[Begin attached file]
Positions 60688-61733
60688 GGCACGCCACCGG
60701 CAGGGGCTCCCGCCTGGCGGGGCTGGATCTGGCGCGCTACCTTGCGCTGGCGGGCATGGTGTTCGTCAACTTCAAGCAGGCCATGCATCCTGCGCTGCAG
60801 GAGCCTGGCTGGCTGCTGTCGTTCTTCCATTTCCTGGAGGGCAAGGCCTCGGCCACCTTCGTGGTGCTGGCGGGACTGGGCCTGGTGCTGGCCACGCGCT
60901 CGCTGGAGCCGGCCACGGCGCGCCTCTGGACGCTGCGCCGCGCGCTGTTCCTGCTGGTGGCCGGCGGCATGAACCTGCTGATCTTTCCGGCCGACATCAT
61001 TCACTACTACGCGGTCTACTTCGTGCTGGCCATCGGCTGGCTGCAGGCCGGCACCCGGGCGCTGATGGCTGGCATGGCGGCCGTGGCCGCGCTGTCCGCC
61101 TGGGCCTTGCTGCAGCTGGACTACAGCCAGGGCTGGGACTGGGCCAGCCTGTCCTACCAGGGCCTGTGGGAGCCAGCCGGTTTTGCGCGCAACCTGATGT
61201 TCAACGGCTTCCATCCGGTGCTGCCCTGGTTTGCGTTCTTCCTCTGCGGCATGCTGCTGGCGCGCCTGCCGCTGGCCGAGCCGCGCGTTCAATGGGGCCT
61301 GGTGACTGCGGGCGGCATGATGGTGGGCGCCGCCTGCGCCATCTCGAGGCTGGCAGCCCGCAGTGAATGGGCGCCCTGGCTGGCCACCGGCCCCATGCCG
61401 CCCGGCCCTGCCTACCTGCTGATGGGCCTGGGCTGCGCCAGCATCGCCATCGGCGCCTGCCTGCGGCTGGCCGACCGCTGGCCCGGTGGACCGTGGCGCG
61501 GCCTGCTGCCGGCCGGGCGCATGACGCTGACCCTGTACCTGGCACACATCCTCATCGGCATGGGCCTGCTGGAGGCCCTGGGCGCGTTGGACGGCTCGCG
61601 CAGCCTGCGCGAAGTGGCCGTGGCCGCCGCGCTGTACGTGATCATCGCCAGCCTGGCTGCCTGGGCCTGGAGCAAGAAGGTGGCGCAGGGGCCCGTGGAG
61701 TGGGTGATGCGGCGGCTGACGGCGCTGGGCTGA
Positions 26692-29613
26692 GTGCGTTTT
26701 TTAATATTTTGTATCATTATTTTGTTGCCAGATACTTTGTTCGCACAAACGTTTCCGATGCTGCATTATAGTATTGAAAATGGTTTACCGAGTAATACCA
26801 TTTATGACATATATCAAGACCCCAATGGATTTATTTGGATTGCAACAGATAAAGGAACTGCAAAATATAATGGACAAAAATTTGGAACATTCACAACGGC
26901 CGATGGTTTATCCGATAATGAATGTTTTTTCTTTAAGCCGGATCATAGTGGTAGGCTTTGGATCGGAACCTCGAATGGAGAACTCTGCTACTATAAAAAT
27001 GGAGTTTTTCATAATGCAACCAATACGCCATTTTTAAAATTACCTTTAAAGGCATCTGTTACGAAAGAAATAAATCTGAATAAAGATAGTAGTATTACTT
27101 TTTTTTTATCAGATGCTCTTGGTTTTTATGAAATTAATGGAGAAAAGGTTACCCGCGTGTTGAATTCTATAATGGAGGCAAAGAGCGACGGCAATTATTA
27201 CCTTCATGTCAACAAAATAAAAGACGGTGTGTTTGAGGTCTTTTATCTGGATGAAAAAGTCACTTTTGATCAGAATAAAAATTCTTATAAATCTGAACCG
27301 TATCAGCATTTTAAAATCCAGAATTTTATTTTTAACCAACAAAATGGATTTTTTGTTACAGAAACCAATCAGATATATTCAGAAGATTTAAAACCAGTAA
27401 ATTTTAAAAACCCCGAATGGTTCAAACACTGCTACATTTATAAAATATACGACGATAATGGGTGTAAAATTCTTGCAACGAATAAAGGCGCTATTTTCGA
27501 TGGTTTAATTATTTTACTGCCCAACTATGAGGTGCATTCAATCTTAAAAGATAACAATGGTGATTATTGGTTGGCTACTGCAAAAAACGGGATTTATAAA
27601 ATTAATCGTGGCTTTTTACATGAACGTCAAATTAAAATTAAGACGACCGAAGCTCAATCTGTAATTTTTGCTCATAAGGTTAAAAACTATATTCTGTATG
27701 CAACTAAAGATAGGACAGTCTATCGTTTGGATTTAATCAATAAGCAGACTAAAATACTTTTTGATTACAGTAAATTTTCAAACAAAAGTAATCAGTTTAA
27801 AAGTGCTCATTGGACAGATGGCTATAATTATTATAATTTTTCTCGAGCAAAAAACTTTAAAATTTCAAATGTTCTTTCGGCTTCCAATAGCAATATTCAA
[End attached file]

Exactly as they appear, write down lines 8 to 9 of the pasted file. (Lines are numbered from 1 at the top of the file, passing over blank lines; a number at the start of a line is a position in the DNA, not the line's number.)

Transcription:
61201 TCAACGGCTTCCATCCGGTGCTGCCCTGGTTTGCGTTCTTCCTCTGCGGCATGCTGCTGGCGCGCCTGCCGCTGGCCGAGCCGCGCGTTCAATGGGGCCT
61301 GGTGACTGCGGGCGGCATGATGGTGGGCGCCGCCTGCGCCATCTCGAGGCTGGCAGCCCGCAGTGAATGGGCGCCCTGGCTGGCCACCGGCCCCATGCCG